MINTZ, LEO (1911-4 Nov. 1976) was instrumental in the development of ROCK 'N' ROLL with Alan Freed and making Cleveland the "capital of Rock 'n' Roll." Mintz founded Record Rendezvous in 1938 at 214 Prospect Avenue and moved to 300 Prospect Ave. in 1945. He was one of the first record merchants in the country to bring records out from behind the counter into bins so his customers could browse through them. His store was also one of the first sites of record store listening booths and in-store promotional appearances by recording artists.
In the late 1940s, Mintz saw the decrease in sales of JAZZ and big band records. He realized that his young customers would dance around his store when a rhythm & blues record was played. To break the taboo of white people listening to black music, he called it "rock 'n' roll," borrowing a term from old blues lyrics. He convinced a young WAKR-AM disc jockey, ALAN FREED, to play a rock 'n' roll record as a novelty song on his program in 1949. Mintz was Freed's supporter, helping him to get jobs in Cleveland at WXEL-TV and WJW-AM in 1951. Record Rendezvous sponsored all of Freed's concerts including The Moondog Coronation Ball at the CLEVELAND ARENA on 21 March 1952, the first rock concert. Freed left Cleveland for New York City in 1954, taking with him the credit for starting rock 'n' roll. Mintz operated his popular record store until six months before his death in 1976. In those years he regaled his customers with tales of inventing rock 'n' roll.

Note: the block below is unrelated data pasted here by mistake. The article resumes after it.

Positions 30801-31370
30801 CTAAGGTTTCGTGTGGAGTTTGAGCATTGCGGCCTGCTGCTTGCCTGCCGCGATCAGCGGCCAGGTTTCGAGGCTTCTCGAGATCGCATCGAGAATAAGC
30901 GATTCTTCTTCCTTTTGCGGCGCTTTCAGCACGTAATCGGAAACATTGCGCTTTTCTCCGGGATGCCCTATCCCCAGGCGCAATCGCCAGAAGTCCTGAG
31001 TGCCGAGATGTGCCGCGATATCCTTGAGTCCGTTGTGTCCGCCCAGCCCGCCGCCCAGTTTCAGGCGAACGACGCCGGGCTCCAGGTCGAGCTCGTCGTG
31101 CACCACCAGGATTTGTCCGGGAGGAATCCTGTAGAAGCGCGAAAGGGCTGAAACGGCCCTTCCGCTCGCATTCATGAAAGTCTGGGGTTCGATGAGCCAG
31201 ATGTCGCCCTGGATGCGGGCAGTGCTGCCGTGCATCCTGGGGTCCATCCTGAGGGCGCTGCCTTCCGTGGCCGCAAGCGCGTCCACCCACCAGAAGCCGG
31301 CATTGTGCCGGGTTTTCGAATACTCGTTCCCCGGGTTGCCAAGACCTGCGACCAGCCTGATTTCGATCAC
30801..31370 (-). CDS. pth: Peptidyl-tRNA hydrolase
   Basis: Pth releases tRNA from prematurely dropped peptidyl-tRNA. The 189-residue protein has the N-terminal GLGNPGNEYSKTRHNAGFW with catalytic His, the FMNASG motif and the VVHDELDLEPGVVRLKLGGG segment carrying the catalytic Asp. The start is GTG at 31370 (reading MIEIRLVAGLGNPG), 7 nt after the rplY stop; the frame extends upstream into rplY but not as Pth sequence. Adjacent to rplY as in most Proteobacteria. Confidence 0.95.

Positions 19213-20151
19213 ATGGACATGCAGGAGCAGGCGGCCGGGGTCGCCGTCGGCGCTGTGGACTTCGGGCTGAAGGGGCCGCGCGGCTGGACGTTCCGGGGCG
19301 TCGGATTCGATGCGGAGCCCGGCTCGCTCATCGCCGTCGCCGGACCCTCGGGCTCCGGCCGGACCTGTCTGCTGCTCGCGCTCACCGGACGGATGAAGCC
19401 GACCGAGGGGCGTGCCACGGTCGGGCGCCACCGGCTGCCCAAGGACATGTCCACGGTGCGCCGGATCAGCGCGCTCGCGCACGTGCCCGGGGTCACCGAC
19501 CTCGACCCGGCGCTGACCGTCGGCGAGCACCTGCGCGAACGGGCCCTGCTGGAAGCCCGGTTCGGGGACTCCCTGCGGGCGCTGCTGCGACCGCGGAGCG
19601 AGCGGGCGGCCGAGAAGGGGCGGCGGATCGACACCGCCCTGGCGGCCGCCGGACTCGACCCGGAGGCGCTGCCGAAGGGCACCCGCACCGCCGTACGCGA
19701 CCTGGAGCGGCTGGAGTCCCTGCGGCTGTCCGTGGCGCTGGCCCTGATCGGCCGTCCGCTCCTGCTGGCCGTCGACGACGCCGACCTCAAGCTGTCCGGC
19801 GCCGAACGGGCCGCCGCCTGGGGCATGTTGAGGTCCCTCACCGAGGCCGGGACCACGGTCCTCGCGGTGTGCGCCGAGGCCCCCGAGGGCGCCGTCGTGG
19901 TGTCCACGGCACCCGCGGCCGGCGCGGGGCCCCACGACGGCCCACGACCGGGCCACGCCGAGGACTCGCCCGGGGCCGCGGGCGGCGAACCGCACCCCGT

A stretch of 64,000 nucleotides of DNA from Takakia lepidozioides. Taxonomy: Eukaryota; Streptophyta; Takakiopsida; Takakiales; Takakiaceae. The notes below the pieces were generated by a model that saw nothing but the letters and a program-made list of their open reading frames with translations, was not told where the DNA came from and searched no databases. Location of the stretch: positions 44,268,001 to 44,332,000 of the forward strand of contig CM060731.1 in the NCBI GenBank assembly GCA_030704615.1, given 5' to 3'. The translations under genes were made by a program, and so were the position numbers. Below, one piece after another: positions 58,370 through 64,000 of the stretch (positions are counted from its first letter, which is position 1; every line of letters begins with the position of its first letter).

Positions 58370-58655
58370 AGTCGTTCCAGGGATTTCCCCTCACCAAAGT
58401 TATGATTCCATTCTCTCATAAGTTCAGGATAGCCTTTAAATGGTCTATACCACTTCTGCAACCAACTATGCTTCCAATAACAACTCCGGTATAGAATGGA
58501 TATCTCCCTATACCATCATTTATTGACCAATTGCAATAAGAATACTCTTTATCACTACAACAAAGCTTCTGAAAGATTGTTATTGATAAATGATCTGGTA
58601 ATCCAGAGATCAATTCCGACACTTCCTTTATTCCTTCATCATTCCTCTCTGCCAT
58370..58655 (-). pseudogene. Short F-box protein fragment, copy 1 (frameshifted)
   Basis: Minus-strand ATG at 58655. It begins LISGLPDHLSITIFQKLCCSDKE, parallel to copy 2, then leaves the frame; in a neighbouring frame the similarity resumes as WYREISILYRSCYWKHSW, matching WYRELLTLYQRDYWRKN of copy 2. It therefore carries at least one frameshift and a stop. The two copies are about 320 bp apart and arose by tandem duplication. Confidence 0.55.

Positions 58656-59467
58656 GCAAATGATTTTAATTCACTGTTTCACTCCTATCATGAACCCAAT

Mintz married Betty Kulkin in 1936. They were survived by three children: Stuart, Lesley Trattner, and Sherri Kowit. Mintz was a member of the Men's Club and B'NAI B'RITH at the Temple on the Heights (see B'NAI JESHURUN CONGREGATION), and the Hawthorne Valley Country Club. He is buried in the Mount Olive Cemetery.